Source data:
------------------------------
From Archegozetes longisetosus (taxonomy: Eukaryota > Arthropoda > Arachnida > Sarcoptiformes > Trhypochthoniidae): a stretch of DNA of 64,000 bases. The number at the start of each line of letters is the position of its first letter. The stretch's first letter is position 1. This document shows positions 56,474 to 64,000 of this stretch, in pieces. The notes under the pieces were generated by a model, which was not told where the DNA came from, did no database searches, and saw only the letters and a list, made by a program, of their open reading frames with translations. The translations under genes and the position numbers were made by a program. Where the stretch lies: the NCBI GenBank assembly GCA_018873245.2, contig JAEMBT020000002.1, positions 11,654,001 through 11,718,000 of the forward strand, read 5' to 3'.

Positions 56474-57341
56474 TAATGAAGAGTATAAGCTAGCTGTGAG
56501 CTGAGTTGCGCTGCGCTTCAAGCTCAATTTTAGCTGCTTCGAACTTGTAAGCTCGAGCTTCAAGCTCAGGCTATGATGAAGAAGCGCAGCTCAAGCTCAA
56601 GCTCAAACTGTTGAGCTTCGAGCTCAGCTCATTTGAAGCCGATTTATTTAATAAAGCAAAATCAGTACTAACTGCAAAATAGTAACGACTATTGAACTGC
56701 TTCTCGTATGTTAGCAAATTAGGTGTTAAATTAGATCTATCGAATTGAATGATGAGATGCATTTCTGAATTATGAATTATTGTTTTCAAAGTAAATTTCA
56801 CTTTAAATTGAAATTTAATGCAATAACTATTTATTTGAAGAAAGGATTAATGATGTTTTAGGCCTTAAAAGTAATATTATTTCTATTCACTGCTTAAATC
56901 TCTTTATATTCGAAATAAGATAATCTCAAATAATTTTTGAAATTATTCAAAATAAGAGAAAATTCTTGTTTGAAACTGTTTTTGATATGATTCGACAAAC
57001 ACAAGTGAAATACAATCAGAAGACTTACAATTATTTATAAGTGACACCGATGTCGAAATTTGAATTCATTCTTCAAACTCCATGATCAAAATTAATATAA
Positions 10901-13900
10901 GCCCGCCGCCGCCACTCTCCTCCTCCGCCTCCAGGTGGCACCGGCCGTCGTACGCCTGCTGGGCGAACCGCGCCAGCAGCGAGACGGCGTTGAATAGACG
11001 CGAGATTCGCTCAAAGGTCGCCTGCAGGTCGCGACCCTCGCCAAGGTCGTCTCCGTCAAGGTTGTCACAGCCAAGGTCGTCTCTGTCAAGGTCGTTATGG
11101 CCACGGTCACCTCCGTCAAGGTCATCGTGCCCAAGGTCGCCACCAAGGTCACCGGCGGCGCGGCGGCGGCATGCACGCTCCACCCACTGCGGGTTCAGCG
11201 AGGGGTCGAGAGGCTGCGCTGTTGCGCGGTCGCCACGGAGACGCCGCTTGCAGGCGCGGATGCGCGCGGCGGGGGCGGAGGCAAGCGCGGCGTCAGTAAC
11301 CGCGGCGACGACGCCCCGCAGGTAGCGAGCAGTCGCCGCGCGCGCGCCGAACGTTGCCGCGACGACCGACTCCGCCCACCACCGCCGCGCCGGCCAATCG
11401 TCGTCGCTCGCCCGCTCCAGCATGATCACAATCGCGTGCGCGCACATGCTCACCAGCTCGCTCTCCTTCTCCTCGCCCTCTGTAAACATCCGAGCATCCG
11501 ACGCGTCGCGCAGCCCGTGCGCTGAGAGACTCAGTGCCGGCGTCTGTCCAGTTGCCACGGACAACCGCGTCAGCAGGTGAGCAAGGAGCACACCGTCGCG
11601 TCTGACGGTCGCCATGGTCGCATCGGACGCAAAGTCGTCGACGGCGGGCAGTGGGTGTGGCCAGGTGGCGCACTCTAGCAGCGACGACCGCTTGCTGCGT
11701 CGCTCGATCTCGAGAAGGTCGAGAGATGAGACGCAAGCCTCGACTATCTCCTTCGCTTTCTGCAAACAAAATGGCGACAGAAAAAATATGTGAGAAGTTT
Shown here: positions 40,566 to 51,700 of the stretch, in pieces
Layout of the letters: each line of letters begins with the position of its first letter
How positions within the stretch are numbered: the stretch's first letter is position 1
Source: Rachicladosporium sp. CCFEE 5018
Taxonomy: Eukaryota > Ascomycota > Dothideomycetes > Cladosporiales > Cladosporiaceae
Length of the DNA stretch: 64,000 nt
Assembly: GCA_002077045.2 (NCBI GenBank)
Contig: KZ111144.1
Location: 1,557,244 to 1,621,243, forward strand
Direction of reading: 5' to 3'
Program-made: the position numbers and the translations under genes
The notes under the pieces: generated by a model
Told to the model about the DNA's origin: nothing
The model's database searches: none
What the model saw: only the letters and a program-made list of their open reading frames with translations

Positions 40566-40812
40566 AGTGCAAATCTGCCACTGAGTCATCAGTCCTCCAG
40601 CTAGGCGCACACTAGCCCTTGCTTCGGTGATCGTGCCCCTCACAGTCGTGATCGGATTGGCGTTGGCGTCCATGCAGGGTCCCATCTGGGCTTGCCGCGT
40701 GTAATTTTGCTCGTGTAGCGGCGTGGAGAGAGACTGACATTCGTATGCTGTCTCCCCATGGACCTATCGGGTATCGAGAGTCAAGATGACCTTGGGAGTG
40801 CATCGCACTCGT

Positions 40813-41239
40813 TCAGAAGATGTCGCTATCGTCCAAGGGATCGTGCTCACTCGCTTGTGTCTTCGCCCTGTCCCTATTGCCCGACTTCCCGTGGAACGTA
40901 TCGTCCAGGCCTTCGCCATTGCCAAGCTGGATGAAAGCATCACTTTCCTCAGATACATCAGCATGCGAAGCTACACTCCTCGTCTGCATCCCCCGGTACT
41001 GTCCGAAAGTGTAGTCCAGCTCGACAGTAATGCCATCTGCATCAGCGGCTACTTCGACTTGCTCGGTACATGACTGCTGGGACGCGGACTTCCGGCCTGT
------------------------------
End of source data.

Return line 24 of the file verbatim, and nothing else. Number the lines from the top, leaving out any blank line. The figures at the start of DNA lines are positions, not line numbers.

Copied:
Taxonomy: Eukaryota > Ascomycota > Dothideomycetes > Cladosporiales > Cladosporiaceae